The final blow to the Türk empire was delivered by the Uighurs who, as we have seen, had been a part of the Türk confederacy. Their language was basically the same as that of the Türk, with some of their texts written in runic script and some in a script borrowed from the Sogdians, one that would become a major script used in Inner Asia. Unlike the Türk, whom they overthrew in 743, the Uighurs often allied themselves with China; thus, during the reign of Mouyu the Uighurs helped China to quell the An Lushan rebellion (755–757). When Mouyu visited Luoyang in 762–763, he was converted to Manichaeism, which had been propagated in China by the Sogdians. A description of his conversion appears on the trilingual inscription (in Uighur, Sogdian, and Chinese) of Karabalghasun, the Uighur capital city. When Mouyu returned home he took Manichaean priests with him and made Manichaeism the state religion. Thus, the Uighurs became the first Inner Asian people to adopt an institutionalized, major religion. Many Uighurs disliked the influence gained by Sogdians in Uighur affairs and an anti-Sogdian faction, led by the uncle of Mouyu, revolted and killed the kaghan and his family. There followed a succession of rulers embroiled in family intrigues, plagued by assassinations and suicide. Even so, Sogdian and Manichaean influence remained in a kingdom dominated by Buddhism. An Arab traveler, Tamīm ibn Baḥr, visited Karabalghasun in 821 and left an account of what he saw. Of particular interest are his remarks about the flourishing town of Karabalghasun and other small settlements, located in richly cultivated areas. The picture he draws contradicts the stereotyped image of the incompatibility of Inner Asian civilization and urban development. In 840 the Uighurs were attacked by a new Turkic power, the Kirghiz, who lived north and west of the great Mongolian steppe.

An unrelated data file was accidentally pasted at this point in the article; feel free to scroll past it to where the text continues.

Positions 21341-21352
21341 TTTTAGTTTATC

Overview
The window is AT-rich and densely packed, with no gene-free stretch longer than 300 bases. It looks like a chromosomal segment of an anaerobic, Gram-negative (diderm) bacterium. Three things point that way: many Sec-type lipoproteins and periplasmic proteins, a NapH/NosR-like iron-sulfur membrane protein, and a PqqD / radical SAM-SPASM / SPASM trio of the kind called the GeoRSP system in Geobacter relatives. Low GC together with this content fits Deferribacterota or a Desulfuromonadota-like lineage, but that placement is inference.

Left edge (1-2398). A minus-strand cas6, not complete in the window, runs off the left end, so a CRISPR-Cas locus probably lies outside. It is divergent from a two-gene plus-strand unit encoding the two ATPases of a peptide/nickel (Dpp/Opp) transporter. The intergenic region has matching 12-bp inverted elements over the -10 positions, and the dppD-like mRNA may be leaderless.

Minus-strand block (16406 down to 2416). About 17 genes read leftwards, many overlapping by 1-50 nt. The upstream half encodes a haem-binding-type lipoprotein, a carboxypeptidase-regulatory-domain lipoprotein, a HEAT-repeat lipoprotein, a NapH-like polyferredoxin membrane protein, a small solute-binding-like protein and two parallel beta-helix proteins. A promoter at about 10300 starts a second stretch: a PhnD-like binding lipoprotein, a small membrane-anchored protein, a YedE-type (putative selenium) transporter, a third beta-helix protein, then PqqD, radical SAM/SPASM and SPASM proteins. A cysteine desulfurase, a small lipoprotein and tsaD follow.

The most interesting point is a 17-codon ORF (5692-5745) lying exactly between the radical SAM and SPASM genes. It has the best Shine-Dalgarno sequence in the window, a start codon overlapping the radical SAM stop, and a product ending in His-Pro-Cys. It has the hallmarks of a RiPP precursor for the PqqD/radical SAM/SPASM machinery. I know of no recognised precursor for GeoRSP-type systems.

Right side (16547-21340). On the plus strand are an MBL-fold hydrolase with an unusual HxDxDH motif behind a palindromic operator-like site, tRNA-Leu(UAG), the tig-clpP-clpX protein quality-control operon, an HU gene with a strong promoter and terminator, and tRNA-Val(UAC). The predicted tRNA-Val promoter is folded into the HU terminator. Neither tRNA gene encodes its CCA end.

Not absorbed into the new ruling Kirghiz confederacy, the Uighurs moved. Some went to China, settling in today's Gansu province, where some of their descendants can still be found; the majority moved to the Tarim Basin and created a new state centered on the city of Kocho (850–1250), where a sophisticated, multilingual, and multiethnic civilization developed. A cultured leisure class in the refined society supported Buddhism, Manichaeism, the arts and letters, and lavish entertainments. Here, the Uighurs adopted a completely sedentarized life based on agriculture supported by extensive irrigation works. As Kocho was a main stop on the east-west trade route, economic prosperity played a major role in the growth of Uighur civilization. When the Kitans, a Mongol people who overthrew the Kirghiz in 924, offered to let the Uighurs return to their former steppe lands, the Uighurs declined to move, preferring their life in Kocho. In 1250, the kingdom of Kocho voluntarily submitted to the Mongols. Uighur script was adopted by the Mongols and many Uighur scribes became skilled administrators for the Mongols. The famous German Turfan expeditions of 1902–1903, 1904–1905, and 1905–1907, led by A. Grünwedel and Albert von Le Coq, unearthed from the dry sands of the Tarim Basin the glories of the kingdom of Kocho: unparalleled art treasures including Manichaean and Buddhist frescoes and manuscripts in many languages, illuminating the splendor of Uighur civilization.